India would be no exception to this strategy.  Although its demographic trajectory is at a different level from the west today, ageing is bound to catch up replicating the current situation of the west. However, a strategy in regard to retirement needs to be more nuanced. It is possible to categorise jobs on the basis of physical and mental stress on the one hand and the value of long experience on the other. Work related stress could, inter alia, arise out of long hours, heavy workload, tight deadlines and repetitive work. Field officers in the police and fire services, for instance, may not be able to bear the stress of their jobs beyond a certain age. Among doctors, surgeons may start faltering at a certain age but physicians could go much longer. These obviously are jobs where the experience quotient is significantly important. Retirement ages could then be accordingly fixed.

One would also have to be wary that the entry of young people into jobs is not blocked. In a situation of high unemployment, further exacerbating the situation would not be wise. The view that increase in superannuation age reduces the number of jobs available to the young has not found favour with professional economists, who have criticised the so-called “lump of labour fallacy”. The fallacy is to assume that the total number of jobs is fixed. If they are, raising retirement age must imply lower youth employment. However, with more money in the hands of the workforce, there is more spending, a bigger economy and the creation of more jobs. It is also a fact, however, that in organisations where the number of positions is fixed, hiking superannuation age would very likely constrict the entry of newer people.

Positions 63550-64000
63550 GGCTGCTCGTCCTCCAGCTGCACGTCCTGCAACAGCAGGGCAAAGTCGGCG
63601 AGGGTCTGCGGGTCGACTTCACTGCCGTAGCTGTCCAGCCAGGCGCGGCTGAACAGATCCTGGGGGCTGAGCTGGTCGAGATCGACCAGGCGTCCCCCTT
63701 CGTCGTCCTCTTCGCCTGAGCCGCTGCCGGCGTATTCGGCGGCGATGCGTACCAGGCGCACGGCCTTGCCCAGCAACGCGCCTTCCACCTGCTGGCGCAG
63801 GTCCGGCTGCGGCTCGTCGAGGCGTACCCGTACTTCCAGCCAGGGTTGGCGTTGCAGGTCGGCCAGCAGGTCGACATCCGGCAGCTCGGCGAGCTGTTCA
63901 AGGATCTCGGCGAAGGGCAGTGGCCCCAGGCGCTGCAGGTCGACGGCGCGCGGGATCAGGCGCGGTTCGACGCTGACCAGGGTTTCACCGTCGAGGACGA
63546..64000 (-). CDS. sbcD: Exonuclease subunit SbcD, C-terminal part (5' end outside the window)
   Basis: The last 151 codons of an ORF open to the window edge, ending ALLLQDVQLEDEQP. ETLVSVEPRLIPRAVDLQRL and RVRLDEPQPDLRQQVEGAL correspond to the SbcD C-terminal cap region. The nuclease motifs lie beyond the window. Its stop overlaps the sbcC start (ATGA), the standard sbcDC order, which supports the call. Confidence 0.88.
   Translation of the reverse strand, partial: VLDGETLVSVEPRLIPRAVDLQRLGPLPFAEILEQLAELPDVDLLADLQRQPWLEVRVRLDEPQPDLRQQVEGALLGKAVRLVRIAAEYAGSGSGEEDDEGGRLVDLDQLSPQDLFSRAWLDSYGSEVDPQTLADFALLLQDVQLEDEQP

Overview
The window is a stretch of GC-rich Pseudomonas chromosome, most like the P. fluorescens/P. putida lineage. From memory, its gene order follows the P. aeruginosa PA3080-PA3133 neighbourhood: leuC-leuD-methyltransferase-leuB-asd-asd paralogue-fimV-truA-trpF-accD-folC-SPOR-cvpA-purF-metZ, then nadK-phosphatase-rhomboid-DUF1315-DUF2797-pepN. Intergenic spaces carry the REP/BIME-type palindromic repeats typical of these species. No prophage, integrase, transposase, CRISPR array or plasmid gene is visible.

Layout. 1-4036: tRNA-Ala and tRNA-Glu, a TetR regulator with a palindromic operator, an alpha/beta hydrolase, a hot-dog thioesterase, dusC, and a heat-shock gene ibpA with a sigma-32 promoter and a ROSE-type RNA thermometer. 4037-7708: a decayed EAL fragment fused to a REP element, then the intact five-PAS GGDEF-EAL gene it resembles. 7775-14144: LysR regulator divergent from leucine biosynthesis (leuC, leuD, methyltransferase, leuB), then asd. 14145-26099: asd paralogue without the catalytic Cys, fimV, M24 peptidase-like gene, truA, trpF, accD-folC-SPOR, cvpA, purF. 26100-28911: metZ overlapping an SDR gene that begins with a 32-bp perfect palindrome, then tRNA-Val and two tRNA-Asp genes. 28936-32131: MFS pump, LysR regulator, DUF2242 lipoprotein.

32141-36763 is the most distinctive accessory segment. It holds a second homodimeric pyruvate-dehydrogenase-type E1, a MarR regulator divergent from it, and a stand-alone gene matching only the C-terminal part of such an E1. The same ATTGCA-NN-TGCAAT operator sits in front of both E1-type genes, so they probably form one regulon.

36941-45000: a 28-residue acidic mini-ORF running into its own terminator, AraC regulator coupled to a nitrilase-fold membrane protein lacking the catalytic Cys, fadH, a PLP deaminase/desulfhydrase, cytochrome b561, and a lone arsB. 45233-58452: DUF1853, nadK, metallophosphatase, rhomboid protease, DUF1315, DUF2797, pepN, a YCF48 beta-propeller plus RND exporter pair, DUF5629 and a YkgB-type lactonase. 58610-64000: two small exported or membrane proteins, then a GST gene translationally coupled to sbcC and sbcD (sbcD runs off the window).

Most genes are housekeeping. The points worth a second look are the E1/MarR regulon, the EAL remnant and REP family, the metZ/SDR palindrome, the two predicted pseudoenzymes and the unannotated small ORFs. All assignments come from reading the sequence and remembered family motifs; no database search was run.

A better way of managing such situations was shown by Japan and Singapore. They discovered a mechanism of re-employment after retirement, with different working hours and wages akin to part-time employment. Such re-employment is voluntary and could be negotiated by the employee and the employer. This allows both of them to set the bar of work and pay at a mutually convenient scale. This also allows to weed out the non-performers rather than rewarding them if the superannuation age is universally raised. At the same time, it allows employees to invest in skill upgradation and job redesign for older workers. Overall, this leads to higher productivity and a healthier economy.

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Ramanath Jha

Ramanath Jha

Dr. Ramanath Jha is Distinguished Fellow at Observer Research Foundation, Mumbai. He works on urbanisation — urban sustainability, urban governance and urban planning. Dr. Jha belongs ...